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Am I Enabling My Loved One Who Is Addicted To Opiates?

It is very hard to be a family member or significant other of an opiate addict. You have absolutely no control over the desperate situation and have to sit back with your hands tied and watch the future unfold. I speak to many people daily who are affected by the addiction of a loved one. They feel so helpless, fearing that they will eventually get a call from the police or a friend/family member telling them that their loved one has passed away from an overdose. It comes up often in conversation, but I make it clear to the person that they suffer the same if not worse than the actual addict, especially if they are a parent or spouse of the addict. You want to switch places with them, take their pain away but that is not reality.

When you live with an addict, it is very common to enable them. Nothing in the world is harder than ignoring or cutting off your child. It is natural for parents to want the best for their children. When they were growing up you dreamed of what they would become.  Never did you think your children would become addicts. You taught them better, and they knew better. Unfortunately things don't always go the way parents want things to go.  Most parents would die for their children because the love for them is so strong. When you are faced with an addiction and you witness your child slowly killing themselves, you want to stop it. You want to take control of the situation and make sure they get better. But what do you do when your child will not admit to the problem, or worse yet, they know they have a problem but they do not want to go to treatment, or they are “not ready” to get clean?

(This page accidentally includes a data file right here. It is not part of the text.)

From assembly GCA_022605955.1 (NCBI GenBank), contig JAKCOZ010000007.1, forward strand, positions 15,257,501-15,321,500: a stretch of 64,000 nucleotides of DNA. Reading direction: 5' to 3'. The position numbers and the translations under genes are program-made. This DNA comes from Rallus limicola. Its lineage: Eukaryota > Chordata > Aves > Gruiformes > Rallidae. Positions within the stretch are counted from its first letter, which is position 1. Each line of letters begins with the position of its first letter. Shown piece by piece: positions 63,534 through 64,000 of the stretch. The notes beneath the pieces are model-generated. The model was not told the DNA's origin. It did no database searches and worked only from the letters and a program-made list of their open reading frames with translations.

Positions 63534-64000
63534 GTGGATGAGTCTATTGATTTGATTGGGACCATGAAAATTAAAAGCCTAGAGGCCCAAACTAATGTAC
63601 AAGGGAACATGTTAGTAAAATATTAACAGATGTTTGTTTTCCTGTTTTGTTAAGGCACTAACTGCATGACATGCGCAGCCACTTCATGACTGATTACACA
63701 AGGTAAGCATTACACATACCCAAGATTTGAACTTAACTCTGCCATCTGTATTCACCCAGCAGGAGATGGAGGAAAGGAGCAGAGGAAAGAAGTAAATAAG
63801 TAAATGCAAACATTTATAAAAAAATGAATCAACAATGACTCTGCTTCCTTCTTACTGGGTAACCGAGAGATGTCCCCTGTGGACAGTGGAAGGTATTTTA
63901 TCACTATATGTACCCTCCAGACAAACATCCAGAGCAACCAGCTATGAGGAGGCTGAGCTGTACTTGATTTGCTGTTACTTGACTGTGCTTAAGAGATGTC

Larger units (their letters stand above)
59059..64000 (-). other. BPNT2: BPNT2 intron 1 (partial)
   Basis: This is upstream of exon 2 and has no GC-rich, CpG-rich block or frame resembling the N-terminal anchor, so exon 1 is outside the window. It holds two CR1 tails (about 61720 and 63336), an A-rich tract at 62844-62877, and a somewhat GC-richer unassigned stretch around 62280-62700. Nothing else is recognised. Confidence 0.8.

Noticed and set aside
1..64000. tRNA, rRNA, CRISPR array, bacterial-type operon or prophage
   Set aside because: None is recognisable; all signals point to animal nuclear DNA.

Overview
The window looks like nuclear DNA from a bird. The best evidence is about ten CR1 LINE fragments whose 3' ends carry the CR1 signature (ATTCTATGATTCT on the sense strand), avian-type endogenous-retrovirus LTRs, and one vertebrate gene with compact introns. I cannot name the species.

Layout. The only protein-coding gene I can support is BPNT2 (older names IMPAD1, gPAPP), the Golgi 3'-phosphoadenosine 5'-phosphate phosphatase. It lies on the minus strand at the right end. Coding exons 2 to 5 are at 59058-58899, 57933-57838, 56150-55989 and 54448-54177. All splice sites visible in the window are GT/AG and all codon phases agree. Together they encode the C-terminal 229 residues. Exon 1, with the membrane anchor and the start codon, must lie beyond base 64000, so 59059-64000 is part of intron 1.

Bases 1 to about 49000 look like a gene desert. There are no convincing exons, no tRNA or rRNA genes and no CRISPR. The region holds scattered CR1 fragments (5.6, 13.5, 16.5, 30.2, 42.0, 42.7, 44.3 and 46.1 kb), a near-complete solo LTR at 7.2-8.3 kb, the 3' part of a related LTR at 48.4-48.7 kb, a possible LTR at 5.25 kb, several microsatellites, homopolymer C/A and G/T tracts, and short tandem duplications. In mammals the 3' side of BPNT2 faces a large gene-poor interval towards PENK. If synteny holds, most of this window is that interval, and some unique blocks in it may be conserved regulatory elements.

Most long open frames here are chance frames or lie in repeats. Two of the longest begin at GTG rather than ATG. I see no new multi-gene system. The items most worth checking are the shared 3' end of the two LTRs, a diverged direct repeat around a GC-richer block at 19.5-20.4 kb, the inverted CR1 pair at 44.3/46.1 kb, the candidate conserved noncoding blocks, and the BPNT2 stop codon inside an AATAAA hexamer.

Enabling is very difficult to stop. When I speak with parents and tell them that they need to stop enabling their child, they sometimes take offense. They mistakenly think I am blaming them for their child being an addict. This could not be further from the truth. What I am simply saying is that they need to stop all possible interactions with their child that may make their ability to get high easier. When you house an addict and provide them with home-cooked meals and transportation, you are enabling them. This is simply because without a home, food and transportation, it would make it more difficult for them to get high because they would have to figure out where they will be sleeping and staying. For most adults, this means they will have to pay rent or a mortgage to live somewhere. When you no longer have food you have to go buy some or cook yourself. If you do not have transportation, you will have to walk, take public transportation or buy a car and pay for gas. These three main essentials are the main forms of enabling and they all cost money. That money takes away from their ability to get high. So when you ask yourself if you are enabling your loved one, ask yourself if you are doing any one of these three things. Remember tough love is sometimes hard to do, but can be live saving.  If you or a loved one is addicted to opiates or any drug, please seek professional medical help.


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